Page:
When it is at rest water is heated by the heat generated by
radioactive decay in the core. It raises thru the raiser and goes out
into the reactor vessel thru the upper bundle of open tubes (The upper
density lock). At the same time there is cooler bottom water sucked
thru the tube bundle at the bottom of the core vessel into the core.
This system has no pumps or valves at all and can run indefinately
untill the water somehow escapes.
In the reactor vessel there are four heat exchangers whose tubing
enters from the top. (There are no perforations at all in the sides or
bottom of the core vessel. ) Those four heat exchangers are connected
to four small cooling towers integrated into the top of the reactor
building. They carry the rest heat and they heat leakage from the core
during operation to the ambient air. There are no pumps in this
system, the water heated in the heat exchangers rises due to its
higher density up into the cooling towers where the heat is carried to
the air naturally circulating thru them. Then the chilled water falls
down to the bottom of the heat exchangers to be heated again. This
system has no pumps or valves at all and can run indefinately untill
the water somehow escapes.
When the reactor is started the circulation pumps in the steam
generators are started forcing a circulation thru the steam
generators. Then the water in the inner circulation is diluted with
destilled water so that the nuclear reacton can start in the core now
free of the high boron concentration.
It is a delicate control process to keep the pumps running at the
right speed. If it fails and they run to quick removing more heat then
what is generated in the core or to slow not removing heat fast enough
the ballance in the density locks (Those bundles of open tubes) is
disturbed and borated water from the reactor vessel enters the inner
circulation shutting down the nuclear reaction.
There are a few more tricks in the design. The steam generator is used
to break any siphoning from the reactor vessel if there is a leakage
in the steam generators at the side of the reactor vessel.
This means that if any active system fails in any way so that to much
or to little power is generated the reactor shuts itself down withouth
any active systems at all. And then it chills itself indefinately
withouth any active systems at all.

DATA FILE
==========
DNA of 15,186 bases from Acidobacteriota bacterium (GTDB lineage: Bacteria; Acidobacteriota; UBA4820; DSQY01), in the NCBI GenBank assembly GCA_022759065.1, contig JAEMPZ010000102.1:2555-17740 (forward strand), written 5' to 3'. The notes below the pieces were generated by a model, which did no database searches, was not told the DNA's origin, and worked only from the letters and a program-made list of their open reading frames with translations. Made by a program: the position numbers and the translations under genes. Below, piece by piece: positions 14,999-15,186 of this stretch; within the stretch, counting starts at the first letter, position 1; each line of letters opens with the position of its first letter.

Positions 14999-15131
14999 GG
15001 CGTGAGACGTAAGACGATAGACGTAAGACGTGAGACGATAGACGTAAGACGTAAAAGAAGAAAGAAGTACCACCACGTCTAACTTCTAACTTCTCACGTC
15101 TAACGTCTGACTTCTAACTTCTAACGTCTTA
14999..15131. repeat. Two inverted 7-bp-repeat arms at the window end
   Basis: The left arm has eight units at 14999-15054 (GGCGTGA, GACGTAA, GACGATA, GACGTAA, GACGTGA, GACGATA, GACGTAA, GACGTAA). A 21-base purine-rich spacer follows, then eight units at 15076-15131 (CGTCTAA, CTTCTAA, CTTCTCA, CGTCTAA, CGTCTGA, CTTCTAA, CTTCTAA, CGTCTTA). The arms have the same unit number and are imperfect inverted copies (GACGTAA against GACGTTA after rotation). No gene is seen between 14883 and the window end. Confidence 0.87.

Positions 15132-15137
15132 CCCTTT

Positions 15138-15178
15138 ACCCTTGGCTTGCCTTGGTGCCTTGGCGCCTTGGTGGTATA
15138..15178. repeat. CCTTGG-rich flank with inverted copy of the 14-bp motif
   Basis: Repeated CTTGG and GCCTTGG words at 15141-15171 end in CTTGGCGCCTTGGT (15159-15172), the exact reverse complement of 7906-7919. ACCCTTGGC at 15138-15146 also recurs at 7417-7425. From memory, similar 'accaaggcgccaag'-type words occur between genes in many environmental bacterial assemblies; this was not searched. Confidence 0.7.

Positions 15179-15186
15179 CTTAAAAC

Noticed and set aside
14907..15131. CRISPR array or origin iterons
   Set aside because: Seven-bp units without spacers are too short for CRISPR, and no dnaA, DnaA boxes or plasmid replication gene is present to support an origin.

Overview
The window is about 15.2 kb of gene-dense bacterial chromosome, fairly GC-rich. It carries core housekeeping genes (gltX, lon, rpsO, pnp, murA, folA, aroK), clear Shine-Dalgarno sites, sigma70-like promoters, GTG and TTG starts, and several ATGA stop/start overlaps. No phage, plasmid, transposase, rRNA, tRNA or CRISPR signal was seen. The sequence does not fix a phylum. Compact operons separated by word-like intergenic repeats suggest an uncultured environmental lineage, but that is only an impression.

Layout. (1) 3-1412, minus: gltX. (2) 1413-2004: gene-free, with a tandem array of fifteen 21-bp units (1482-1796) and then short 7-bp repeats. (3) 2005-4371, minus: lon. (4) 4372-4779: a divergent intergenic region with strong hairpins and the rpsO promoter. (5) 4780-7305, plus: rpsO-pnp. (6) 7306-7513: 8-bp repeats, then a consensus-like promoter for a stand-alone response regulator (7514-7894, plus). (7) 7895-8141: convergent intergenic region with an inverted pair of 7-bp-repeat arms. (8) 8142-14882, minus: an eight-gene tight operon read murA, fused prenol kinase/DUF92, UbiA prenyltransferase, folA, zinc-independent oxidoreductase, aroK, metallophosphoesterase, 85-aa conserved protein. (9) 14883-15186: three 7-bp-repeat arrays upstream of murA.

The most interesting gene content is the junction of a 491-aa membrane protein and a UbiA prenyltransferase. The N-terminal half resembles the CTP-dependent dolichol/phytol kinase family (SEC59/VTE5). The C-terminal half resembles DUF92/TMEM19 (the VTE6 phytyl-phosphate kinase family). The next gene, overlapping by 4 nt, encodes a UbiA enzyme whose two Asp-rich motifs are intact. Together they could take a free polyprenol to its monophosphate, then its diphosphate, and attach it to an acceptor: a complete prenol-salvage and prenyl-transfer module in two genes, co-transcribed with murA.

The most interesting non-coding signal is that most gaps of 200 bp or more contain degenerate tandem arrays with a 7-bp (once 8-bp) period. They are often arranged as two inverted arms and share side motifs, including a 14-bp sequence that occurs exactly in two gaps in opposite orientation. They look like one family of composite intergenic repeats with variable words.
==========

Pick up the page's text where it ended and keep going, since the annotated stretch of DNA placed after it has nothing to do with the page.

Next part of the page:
It has a second ultimate security system. If the cooling tower system
is grossly damaged, like in a war, the reactor vessel volume is
designed so that it takes a week for the water to boil off before the
core is exposed and the core cladding cracks releasing volatile
elements in the fuel.
Its safe for everything except an accident that cracks the 7-10 m
thick prestressed concrete vessel with its double stainless steel
Another nice feature is that the prestressed concrete vessel is
designed so that the steel cables holding it together can be removed
Since is are no active security system and the generated effect is
controlled only by pumpspeed and boron content there are no control
rods, redundant safety coolant pumps, redundant safety grade diesel
generators, redundant safety grade control systems, safety grade
valves, etc, etc. Lots of very expensive equipment that is not needed
to be bought or maintained. Lots of saved money and things that cant
fail since they are not there.
It is also designed to be build from scratch in three years instead of
the usual five saving intrest money.
It is probably very hard for it to fail in such a way that the system
is damaged so much that it need expensive repairs. This means that the
owners of a PIUS reactor are safe from the kind of capital loss that
hit the ownerd of the TMI plant.
It has two drawbacks, it dosent use its fuel as efficient as other
reactors since it works at a lower temperature and the concrete vessel
is fairly expensive due to its size.
Some data about the proposed PIUS design:
Thermal power 2000 MW
Electrical power at 15 C coolant temperature 640 MW
Number of 18x18 fuel elements 213
The cores active height 2,5 m
The cores equivalent diamater 3,76 m
Mean heat load on the fuel elements 11,9 kW/m
Mean heat density 72 kw/l
Core inlet temperature 260 C
Core outlet temperature 290 C
Preassure 9 MPa
Mass flow thru the core 13 000 kg/s
Mean fuel use 45 500 MWd/ton
Fuel enrichment 3,5%
The reactor vessels inner diamtere 12 m
The reactor vessel volume 3300 m3
The reactor vessels unperforated volume 3000 m3
The reactor vessel height 44m
The reactor vessel wall thickness 7-10 m
Number of steamgenerators and circulation pumps 4
Reference: ABB technical publications no 2 1990
Magnus Redin Lysator Academic Computer Society firstname.lastname@example.org
Mail: Magnus Redin, Björnkärrsgatan 11 B 20, 584 36 LINKöPING, SWEDEN
Phone: Sweden (0)13 260046 (answering machine) and (0)13 214600